Symbolic AI had been, up until the 2012 ImageNet competition, the dominant approach for researchers attempting to create intelligent systems. Symbolic AI is very different from adaptive machine learning. It works on logic, rules and structured input by human beings.

Humans have a habit of thinking and acting in ways outside of expected norms, which can challenge algorithmic expectations.

Ramya Joseph’s father taught her from an early age that math was not about learning formulas and theorems but solving practical problems. With a background in computer science and finance, Joseph was a natural fit for a newly tech-focused Wall Street and soon found herself in a relatively new area called algorithmic trading.

However, when it comes to financial decisions, the sheer volume of factors that can affect your financial outcome is mind-boggling. Even for brilliant people. The reason Joseph’s father still struggled to make financial decisions was that financial institutions are often set up to sell products rather than solve problems. That got Joseph thinking. How might you scale financial advice and offer it in a way that was not only fiduciary, with a no-strings-attached policy, but also affordable?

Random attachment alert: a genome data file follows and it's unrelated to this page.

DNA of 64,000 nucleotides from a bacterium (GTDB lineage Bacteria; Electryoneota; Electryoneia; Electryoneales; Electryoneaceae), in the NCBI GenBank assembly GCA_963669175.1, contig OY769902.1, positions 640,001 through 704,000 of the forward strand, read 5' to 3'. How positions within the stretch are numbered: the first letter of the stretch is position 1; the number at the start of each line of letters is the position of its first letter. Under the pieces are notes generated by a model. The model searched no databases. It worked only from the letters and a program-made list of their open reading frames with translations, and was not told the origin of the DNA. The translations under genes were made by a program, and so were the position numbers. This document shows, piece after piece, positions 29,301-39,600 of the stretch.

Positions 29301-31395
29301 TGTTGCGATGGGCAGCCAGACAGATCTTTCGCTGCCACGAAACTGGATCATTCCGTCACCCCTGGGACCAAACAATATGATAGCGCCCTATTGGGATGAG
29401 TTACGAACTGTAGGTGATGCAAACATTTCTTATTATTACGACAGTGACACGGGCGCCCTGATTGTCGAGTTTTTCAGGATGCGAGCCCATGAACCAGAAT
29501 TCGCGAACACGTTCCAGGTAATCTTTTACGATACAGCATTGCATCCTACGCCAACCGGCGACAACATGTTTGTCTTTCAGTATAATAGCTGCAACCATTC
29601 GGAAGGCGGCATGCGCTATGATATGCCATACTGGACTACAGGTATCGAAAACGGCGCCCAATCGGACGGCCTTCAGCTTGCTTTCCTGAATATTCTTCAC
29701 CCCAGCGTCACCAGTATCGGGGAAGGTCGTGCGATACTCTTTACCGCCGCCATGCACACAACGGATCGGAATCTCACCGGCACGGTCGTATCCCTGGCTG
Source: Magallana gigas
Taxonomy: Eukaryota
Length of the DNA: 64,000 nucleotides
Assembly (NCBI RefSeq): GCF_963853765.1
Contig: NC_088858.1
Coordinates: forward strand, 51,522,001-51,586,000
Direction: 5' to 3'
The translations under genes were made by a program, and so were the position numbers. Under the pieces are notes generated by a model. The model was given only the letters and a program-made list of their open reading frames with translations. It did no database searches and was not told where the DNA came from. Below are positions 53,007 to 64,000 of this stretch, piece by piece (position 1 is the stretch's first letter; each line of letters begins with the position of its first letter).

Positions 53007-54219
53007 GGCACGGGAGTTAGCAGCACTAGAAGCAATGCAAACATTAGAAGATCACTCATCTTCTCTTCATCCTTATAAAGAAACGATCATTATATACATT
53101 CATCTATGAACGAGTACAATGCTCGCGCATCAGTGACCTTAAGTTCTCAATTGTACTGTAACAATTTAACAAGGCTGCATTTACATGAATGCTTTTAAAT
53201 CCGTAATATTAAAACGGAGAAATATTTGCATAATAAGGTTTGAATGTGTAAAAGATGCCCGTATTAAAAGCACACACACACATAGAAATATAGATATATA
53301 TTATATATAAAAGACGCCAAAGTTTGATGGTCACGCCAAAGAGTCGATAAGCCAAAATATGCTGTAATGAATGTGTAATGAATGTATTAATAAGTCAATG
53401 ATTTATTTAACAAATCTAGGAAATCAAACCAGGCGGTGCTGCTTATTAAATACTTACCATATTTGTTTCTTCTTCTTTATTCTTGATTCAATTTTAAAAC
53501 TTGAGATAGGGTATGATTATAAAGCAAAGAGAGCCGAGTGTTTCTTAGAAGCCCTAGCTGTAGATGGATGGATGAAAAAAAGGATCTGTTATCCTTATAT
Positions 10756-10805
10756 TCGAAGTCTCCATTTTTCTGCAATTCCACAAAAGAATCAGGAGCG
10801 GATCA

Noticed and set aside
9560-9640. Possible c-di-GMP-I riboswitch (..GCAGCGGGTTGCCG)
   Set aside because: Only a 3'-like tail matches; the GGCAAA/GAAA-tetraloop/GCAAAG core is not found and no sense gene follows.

And that was the beginning of Pefin, an AI financial adviser. Pefin is a feed-forward neural network. Joseph’s platform is like having a highly paid adviser on retainer, except that the insights are being delivered by an algorithm, at scale, to millions of people in a highly personalized way.

Companies that build AI systems for consumer use are starting to rely on a new discipline called human-centered machine learning. This form of design-thinking blends the hard work of finding out what people need (ethnography, contextual inquiries, interviews, observation, surveys, reading customer support tickets, logs analysis) with an iterative approach to software engineering and interface design.

Thinking like a designer also means anticipating and responding to user behavior as it changes over time.

Communicating data well requires balancing an understanding of sophisticated tools with the ability to translate complex findings in a way that focuses on the most important issues and insights.

Algorithms have the potential to automate almost every aspect of sales, from identifying prospects to creating proposals, setting rates, handling contracts and sending out reminders for renewals.

Selling is a uniquely human capability and difficult to fully automate.